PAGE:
With the R&D budget increases noted in the previ- ous sections which were approved for FY2019, the primary focus of research managers in government labs changes from struggling to meet tight budgets
to now one of struggling to actually perform the research.
Meeting the staffing levels necessary to accomplish those
tasks has also become more difficult as the unemployment
rates have fallen.
For security reasons, government research labs are often
located in out of the way sites and distant from traditional
centers of commerce. This further increases the R&D
manager’s problems in trying to recruit and retain research
personnel. The security restrictions inherent in government-based R&D further limit the pool of potential candidates
and raises the costs of finding and hiring qualified researchers.
Some federal labs, tasked with increased funding for
More Basic Research
increased research workloads, now also find themselves
looking for work spaces where they might house new R&D
employees without discouraging or depressing the new
researchers that they worked so hard to find. Some research
managers may find themselves creating temporary research
and office facilities in which to house their new employees
until they find more permanent solutions.
Another issue in this scenario is that the unique govern-
ment funding increase created for FY2019 may not be contin-
ued with a new funding cycle due to political changes. Solving
the current hiring and housing situations would be doubly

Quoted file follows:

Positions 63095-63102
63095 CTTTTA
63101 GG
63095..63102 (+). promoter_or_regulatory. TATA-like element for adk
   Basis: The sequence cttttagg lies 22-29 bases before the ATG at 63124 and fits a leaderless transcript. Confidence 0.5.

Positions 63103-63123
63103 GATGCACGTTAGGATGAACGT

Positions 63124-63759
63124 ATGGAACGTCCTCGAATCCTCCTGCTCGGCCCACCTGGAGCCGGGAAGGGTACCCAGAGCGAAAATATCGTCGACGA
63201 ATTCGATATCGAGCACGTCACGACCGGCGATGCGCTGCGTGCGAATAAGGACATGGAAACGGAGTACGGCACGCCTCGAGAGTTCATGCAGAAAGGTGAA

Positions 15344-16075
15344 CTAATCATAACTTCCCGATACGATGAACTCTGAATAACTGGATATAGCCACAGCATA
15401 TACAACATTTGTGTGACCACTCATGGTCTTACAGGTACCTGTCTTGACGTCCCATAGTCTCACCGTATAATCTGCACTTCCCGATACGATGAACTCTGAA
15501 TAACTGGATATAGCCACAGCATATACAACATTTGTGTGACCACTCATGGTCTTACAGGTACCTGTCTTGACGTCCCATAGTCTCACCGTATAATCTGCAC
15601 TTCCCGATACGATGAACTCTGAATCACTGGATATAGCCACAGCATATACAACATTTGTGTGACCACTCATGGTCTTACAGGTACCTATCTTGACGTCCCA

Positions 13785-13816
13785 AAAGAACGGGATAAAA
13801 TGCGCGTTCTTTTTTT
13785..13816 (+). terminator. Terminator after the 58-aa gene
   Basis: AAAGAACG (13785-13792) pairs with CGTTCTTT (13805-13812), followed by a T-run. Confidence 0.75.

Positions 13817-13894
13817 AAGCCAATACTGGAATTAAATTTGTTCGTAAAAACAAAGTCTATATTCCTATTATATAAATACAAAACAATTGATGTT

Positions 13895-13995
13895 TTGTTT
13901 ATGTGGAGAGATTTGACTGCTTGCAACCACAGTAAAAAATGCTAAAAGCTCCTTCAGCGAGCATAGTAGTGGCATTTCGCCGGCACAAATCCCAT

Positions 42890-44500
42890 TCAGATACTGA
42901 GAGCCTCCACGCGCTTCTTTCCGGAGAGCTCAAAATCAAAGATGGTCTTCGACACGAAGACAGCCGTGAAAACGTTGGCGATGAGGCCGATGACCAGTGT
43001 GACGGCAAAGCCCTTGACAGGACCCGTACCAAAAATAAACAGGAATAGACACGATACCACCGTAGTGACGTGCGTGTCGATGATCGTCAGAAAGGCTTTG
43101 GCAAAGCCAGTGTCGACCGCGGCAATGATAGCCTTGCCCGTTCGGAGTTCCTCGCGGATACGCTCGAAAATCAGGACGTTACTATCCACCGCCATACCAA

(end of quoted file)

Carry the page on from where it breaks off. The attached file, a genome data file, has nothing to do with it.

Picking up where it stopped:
worrisome if a specific funding process was discontinued in
just one or two short years.
Just a few years ago, researchers were lamenting about the continuing decline of basic research in the United States. A MIT
report, “Why Declining Investment in Basic Research Threatens a U.S. Innovation Deficit,” noted that countries such as
China were continuing to commit more resources to research.
Fiscal cuts in the U.S. could cause long-term damage to the
U.S. Basic Research was at the lowest fraction of the federal budget since World War II. Issues such as leadership in
supercomputing, data theft, quantum computing, robotics
and cyber security were in dire need of basic research funding
according to the report.
Some of those concerns were addressed in the FY2019
R&D budgets as the NSF, NIH, DOE/OS, NASA and DOD all
received basic research increases of at least 2.9%. The DOD,
for example, was scheduled to receive a 19.4% basic research
increase or $455 million, which equated to $529 million
above the Pentagon’s budget request.
Some changes seen:
• The DOD received a 7.6% overall R&D increase to
$15.973 billion, $2.3 billion more that was proposed and
$1.1 billion over their FY2018 R&D budget.
• The DOE received a 5.2% R&D increase to $6.585 billion,
$1.2 billion more than was proposed and $0.325 billion
over their FY2018 R&D budget.
• The NIH received a 5.2% R&D increase to $39.234 billion, $4.5 billion more than was proposed and $2 billion
over their FY2018 R&D budget.
Changes in Federal R&D Rules
U.S. Federal Government 2019 R&D
R&D Survey Responses
DHS 0.813 0.230 0.000
DOD 15.973 2.300 1.100
DOE 6.585 1.200 0.325
EPA 0.489 0.065 0.000
HHS 0.338 0.338 0.004
NASA 21.323 1.431 0.587
NIH 39.234 4.500 2.000
NIST 1.038 0.409 -0.839
NOAA 0.549 0.227 0.005
NSF 8.069 0.597 0.301
USDA/ARS 1.301 0.280 0.043
USGS 1.148 0.288 0.000
VA 0.779 0.052 0.057
Total 97.639 11.917 3.583
The U.S. cannot afford
less than a “full court
press” against deadly and
debilitating health threats.